In our next discussion we will explore sustainability and how to build a lasting process.
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ArtOct 3, 2014 - 9:15 am
You can disagree with this man but if you do you are living in a fantasy world.
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Transitioning Your Die Shop  Part 2-Building on the Basics
Transitioning Your Die Shop Part 2-Building on the Basics By: Jim Szumera - MACOR Published on: 09/16/2014
Transitioning Your Die Shop- Part 2, Building on the Basics?

In part one we discussed the first parameters needed in transition. Preferably, your production parts are similar and not too complicated or requiring special pre or post treatments of one kind or another. We will also assume that you have the titled necessary documentation in place. It may or may not be complete but nonetheless it’s there.

Documentation is the foundation for every successful business. The level of completeness determines how the company functions. For instance, you may have a production plan and process FMEA in place but it may lack the detail needed to troubleshoot successfully. It may not contain all the information affecting the process. The lack of complete data will cause disruptions, downtime, and impact quality. The same holds true for die maintenance. Does the tool have supporting documentation to service all aspects of maintenance. This may include, but not be limited to, detail prints with the latest revisions recorded, and a thorough process FMEA describing every known problem, root cause and solution. It may also be advantageous to have spare parts ready or replacement kits. This step eliminates down time by facilitating a changeover instead of a sharpening. Are the check lists complete and accurate? Is there a work instruction complete with pictures and illustrations? Are quality documents in place describing patterns and compliance? If the answers are yes, the transition becomes a lot easier. However, the magic question now is about the completeness and availability and access to the data.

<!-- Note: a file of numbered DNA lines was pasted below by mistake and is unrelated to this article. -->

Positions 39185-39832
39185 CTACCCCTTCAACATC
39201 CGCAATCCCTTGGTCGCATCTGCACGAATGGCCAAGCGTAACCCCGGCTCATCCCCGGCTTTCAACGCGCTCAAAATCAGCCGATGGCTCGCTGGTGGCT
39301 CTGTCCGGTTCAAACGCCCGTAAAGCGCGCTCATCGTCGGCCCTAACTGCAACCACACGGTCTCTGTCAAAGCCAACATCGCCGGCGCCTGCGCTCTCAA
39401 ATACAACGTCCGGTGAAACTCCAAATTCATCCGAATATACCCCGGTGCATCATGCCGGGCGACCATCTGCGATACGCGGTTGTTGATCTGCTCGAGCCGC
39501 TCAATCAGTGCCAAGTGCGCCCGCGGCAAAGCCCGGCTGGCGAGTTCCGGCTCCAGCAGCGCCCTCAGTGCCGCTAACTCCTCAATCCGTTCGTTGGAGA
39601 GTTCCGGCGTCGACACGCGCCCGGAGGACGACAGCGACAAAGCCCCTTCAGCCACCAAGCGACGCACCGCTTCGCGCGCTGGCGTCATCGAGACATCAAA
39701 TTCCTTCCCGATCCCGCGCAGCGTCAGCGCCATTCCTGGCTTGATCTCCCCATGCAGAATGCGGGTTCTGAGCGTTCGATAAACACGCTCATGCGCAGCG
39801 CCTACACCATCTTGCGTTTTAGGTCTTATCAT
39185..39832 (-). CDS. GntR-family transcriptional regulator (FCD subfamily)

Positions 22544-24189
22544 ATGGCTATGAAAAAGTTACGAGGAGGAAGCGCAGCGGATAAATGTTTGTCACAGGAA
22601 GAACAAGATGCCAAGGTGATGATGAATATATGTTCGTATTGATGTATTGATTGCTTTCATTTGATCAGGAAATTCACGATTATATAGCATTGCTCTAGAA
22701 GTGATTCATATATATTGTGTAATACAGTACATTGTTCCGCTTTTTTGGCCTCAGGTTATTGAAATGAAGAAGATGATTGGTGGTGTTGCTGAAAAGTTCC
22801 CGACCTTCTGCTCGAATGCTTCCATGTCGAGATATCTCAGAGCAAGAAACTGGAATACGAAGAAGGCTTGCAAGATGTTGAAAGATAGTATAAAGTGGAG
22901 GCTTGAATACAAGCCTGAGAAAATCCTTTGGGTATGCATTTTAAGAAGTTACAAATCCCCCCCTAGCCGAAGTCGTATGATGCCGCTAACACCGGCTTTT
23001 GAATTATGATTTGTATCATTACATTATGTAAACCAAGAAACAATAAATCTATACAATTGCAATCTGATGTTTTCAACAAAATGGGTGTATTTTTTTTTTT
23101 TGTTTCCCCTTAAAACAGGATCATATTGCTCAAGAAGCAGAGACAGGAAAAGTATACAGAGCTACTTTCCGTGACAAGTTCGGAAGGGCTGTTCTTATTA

Another element to success is a visual 5S workplace. Are all the tools ready and easily accessible? Are the instructions and checklists publicly posted. Is all the necessary equipment and inspection tools useable and quickly accessible. Is the maintenance area properly equipped and ergonomically functional?

In our next posting we will discuss the staffing process and what this encompasses.
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ArtOct 3, 2014 - 9:15 am
You can disagree with this man but if you do you are living in a fantasy world.
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Transitioning the Die Shop- Can I Do It Successfully?